House of Commons Hansard #58 of the 40th Parliament, 2nd Session. (The original version is on Parliament's site.) The word of the day was first.

Topics

Automotive Industry
Oral Questions

2:55 p.m.

Liberal

Frank Valeriote Guelph, ON

Mr. Speaker, the industry minister finally read the auto subcommittee report, filed a month and a half ago, and has recommended methods to stimulate car sales, including a new auto scrappage program. Unfortunately his delay and dithering on the file is yet again causing harm to the auto industry.

Does the minister not realize that his musings about a scrappage program will stop auto purchases by people who will now wait to see if they can get more money for their old cars? When will the scrappage program be introduced?

Automotive Industry
Oral Questions

2:55 p.m.

Parry Sound—Muskoka
Ontario

Conservative

Tony Clement Minister of Industry

Mr. Speaker, the ex-auto critic's question is ridiculous. This is a government that has an auto innovation fund, which is rolling out. This is a government that is back-stopping the warranties, that is ensuring there is accounts receivable insurance in place and that there is access to credit in place.

We have been working with the parts manufacturers and suppliers. We have been working with the industry. That is our record.

The answer of members on the other side of the House is more payroll taxes and more taxes across the board. We will not have anything to do with that.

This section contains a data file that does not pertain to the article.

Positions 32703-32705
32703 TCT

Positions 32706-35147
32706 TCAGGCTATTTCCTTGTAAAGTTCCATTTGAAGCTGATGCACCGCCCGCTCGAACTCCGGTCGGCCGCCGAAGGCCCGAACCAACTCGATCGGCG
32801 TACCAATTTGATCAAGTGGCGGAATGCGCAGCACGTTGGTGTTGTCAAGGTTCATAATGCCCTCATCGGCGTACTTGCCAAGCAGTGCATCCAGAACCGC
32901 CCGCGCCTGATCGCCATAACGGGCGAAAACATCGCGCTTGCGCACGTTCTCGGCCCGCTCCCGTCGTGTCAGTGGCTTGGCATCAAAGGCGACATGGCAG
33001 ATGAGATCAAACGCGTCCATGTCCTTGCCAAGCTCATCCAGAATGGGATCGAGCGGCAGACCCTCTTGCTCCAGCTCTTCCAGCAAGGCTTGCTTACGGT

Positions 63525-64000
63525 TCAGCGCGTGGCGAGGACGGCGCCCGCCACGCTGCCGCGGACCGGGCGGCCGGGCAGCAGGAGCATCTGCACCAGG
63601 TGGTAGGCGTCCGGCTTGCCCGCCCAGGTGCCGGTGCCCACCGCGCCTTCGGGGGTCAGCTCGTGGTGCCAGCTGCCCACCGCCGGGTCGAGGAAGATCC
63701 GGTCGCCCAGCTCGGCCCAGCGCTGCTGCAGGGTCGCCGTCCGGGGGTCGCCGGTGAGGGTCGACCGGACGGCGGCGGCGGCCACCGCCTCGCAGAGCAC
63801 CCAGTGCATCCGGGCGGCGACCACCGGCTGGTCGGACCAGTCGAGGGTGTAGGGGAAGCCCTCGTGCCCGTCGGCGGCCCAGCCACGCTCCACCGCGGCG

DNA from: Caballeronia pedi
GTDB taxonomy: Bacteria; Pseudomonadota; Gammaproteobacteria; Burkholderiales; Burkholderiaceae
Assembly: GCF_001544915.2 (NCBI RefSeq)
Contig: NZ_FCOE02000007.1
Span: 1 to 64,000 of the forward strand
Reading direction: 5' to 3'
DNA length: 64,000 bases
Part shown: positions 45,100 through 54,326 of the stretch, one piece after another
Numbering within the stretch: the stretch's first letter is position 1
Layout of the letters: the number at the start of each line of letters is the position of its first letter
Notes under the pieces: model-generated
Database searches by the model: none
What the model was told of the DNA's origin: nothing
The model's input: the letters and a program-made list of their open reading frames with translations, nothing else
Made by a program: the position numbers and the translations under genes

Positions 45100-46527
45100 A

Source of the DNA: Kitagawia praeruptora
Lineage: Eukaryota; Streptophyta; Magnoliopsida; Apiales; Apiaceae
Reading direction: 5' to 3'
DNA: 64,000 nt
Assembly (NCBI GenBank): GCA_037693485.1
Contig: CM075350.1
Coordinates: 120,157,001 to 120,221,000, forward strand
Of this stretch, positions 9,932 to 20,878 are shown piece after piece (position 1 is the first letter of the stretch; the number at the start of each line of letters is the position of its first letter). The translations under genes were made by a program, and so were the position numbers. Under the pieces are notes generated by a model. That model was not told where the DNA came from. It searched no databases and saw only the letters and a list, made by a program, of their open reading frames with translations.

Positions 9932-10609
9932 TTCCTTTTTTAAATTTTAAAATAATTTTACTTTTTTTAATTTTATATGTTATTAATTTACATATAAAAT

Automotive Industry
Oral Questions

2:55 p.m.

Liberal

Frank Valeriote Guelph, ON

Forgive me, Mr. Speaker, if I am skeptical, but the government is showing again that it says one thing and does nothing.

Does the minister not realize his scrappage program does the exact opposite of what he intends? Instead of buying cars, people are now holding tight to their old ones, with the possibility that maybe some day they will get more money for them.

This is yet another ill-deployed program of the Conservative government. Car shoppers and car dealers across Canada what to know this. When will Canada have a new scrappage program?

Automotive Industry
Oral Questions

2:55 p.m.

Parry Sound—Muskoka
Ontario

Conservative

Tony Clement Minister of Industry

Mr. Speaker, the United States does not have a scrappage program, but we are looking very closely at the situation.

The fact is when it comes to the members on the other side of the House, here is what their leader says. In British Columbia he says that he does not want to help the auto sector, yet in the House the ex-auto critic stands every week and says that they want to be helpful to the auto sector.

That is how that side of the House deals with the important problems of industry in our country. That is not good enough for the people of Canada.

Vale Inco
Oral Questions

2:55 p.m.

NDP

Claude Gravelle Nickel Belt, ON

Mr. Speaker, the Minister of Industry is not doing his job.